What is Storybook?

Let's understand what this tool is all about.

One of the first things to understand is, of course, what Storybook is, how it works, and who it is for.

Starting with a use case#

Let's start by seeing how the development process normally goes on a project:

  1. You receive a task to develop a feature: let's say it's a form on the checkout page.

  2. Then, you need to set up the development environment (connect to the VPN, run the backend, run the frontend, etc.).

  3. Finally, you get to the page on which the feature will live.

It's quite bothersome having to navigate between multiple pages, filling forms and clicking buttons every time you have to get to where the feature should be. Sometimes, you're building components that contain multiple states (e.g., loading, success, error), and it's not always easy to replicate all states of a component, leading you to alter the component's code just to force a specific state.

Most, if not all, developers have gone through these situations and understand the pain that is going through them daily.

Most of the time while you're developing, you might want to focus on the component you're building, so anything else (like other elements on a page) becomes noise. Having a way to quickly access any component or feature, and also being able to mock all use-cases for them, can be incredibly beneficial and save you lots of time. Storybook is here as a solution for that.

What is Storybook?#

Storybook is an open-source tool that helps you develop UI components in isolation. It runs in your codebase but separately from your application, so it works like a sandbox, allowing developers to not get distracted by incomplete APIs, flaky data, and other external dependencies. It integrates with frameworks like React, Vue, Svelte, Angular, and others!

You could think of it as an actual book, with a nice index for pages that link to your UI components. Every component has stories to tell about itself, and these stories represent the different UI states of that component. Regardless of the situation, even if you're offline, you will be able to access that page and easily find and play around with the components.

Storybook is used vastly for component libraries, but it also has great potential to help develop features of an application, even pages. In this course, I will show you all of that potential.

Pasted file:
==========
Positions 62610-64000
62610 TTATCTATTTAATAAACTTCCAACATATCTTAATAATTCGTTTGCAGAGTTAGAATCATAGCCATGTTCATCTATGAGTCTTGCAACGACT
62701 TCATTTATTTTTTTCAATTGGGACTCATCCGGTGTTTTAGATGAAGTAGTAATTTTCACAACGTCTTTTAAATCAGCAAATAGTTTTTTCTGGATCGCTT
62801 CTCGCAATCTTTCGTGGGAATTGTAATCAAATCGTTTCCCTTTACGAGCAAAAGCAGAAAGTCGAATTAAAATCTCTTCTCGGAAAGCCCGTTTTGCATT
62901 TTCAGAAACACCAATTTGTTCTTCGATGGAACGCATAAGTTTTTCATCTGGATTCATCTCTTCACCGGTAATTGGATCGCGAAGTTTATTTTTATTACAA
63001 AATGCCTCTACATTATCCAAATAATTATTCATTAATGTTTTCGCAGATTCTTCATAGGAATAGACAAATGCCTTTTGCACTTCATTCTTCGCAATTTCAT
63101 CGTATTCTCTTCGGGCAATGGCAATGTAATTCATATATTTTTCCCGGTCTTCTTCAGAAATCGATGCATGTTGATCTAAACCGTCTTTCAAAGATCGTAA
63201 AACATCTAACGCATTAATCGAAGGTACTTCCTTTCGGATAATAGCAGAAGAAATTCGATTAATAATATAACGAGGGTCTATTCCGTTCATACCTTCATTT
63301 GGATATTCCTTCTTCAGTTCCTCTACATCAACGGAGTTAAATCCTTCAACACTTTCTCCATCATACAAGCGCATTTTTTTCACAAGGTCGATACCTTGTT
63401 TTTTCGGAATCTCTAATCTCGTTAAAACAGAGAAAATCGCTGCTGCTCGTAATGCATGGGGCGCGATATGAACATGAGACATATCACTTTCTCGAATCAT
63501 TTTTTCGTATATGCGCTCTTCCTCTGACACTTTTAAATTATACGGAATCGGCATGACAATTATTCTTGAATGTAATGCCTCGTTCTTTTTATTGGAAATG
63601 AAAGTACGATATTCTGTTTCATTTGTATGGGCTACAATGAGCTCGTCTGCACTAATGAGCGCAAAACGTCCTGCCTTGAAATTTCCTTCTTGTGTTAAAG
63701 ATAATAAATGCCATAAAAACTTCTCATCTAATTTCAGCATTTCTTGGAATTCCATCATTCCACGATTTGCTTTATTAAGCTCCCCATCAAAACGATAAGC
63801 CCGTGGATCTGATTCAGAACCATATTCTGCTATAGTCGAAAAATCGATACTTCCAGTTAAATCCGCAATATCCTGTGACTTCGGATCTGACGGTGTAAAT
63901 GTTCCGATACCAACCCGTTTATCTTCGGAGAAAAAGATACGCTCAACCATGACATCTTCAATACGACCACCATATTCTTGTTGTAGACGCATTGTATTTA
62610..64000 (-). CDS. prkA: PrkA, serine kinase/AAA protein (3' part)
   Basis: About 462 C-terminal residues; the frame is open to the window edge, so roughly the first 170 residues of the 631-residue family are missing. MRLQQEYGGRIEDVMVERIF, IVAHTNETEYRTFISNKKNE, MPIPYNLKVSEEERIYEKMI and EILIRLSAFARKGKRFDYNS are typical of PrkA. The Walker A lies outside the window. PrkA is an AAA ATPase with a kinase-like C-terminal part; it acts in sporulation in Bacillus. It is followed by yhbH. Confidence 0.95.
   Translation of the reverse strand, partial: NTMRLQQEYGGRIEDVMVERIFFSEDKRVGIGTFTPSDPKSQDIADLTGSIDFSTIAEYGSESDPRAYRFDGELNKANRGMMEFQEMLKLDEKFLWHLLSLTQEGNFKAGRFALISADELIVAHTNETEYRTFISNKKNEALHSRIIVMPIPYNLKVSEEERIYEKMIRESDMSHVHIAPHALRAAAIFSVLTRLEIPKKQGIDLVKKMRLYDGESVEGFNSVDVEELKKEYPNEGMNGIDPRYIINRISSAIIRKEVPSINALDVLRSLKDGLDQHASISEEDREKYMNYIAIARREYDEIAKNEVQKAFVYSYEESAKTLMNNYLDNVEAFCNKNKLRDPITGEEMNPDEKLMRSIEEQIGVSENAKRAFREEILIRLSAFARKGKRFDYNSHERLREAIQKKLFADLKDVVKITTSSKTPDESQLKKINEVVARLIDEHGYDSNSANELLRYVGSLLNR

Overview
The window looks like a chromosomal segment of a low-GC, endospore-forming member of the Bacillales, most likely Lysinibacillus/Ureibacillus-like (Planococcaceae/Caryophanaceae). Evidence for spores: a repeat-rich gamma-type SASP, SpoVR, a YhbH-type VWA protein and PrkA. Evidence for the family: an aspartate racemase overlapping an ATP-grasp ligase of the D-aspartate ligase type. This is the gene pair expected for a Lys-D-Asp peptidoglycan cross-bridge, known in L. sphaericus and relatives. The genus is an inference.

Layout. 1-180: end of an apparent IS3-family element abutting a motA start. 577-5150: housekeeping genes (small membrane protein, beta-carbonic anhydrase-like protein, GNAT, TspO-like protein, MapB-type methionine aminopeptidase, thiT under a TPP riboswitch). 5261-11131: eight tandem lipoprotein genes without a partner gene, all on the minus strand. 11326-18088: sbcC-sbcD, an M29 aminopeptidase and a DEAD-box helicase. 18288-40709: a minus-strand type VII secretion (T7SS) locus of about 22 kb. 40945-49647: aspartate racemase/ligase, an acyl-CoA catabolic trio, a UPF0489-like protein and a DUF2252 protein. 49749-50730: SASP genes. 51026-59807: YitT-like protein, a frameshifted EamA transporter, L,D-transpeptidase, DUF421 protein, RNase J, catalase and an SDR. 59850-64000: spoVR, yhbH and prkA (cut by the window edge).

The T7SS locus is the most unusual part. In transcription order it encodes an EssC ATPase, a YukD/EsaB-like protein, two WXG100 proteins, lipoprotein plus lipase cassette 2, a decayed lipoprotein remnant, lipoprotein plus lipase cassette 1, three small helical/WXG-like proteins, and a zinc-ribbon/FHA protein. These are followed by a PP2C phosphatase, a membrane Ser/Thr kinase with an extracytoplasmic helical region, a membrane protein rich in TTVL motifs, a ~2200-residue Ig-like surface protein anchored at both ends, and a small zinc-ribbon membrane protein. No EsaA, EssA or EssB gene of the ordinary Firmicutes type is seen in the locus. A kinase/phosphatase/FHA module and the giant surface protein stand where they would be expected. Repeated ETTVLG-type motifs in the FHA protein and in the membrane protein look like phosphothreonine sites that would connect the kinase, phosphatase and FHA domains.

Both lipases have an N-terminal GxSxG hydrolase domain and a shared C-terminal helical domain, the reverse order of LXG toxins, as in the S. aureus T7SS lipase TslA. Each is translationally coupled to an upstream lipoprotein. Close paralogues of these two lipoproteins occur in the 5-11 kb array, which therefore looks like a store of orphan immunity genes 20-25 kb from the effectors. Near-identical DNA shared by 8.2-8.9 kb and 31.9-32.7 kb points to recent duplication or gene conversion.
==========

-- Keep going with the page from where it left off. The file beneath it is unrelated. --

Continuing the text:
Storybook addons#

In the Storybook ecosystem, there are addons, installable packages that you can add to your project, that will provide extra functionality to Storybook. There are incredible addons that help you do great things, such as connect with design tools, analyze the accessibility of your components, measure performance, automatically generate documentation for your components, and so on. You can also create your own addons with any functionality you want! We will be covering all about them in this course.

Who is Storybook for?#

Some people seem to think that Storybook is a tool only for component library developers, and that certainly is not true.

Storybook will help you build from the simplest, most atomic component, like a button or an input, all the way to complex features or full pages. We will use its full potential in this course.

Given that Storybook helps summarize the UI of applications, designers and QAs can benefit from it. With Storybook, you can ease the development of a design system and share a single language with designers. QAs can get an overview and test functionalities in isolation. Storybook can even be used to demo functionality to your Stakeholders, and you will not have a Demo Effect (when everything works perfectly except when you demo it).

With Storybook, you isolate the behavior of the application in a sandbox environment that doesn't usually rely on external factors such as a backend, which could be faulty by the time you're demoing what you've done.

Storybook is trusted by thousands of companies, and some of them even make their Storybook public! They might serve as inspiration, and you can find a list of public Storybooks here.

Example of Storybook from

The Guardian

.

How does it work?#

From a technical aspect, Storybook is essentially a React app that runs in your codebase, separately from your main app. You start it by running a CLI command, and it will look for files in your codebase that contain a .stories.* extension (e.g. stories.tsx for Typescript React), gather all of those components, and display them in a nice UI.

In an example of a Restaurant Card, you would have a RestaurantCard.stories.tsx file, which renders the component with mocked properties for every scenario. Below, you see an example with a basic and a loading state. We will learn how all this works in detail in the next lessons.

PS: It's important to note that Storybook does not produce any production code. Your .stories.tsx files are used for development purposes only.

What's next?#

In the next lesson, we will be talking about two important concepts that relate perfectly with React: Atomic Design and Component-Driven Development.

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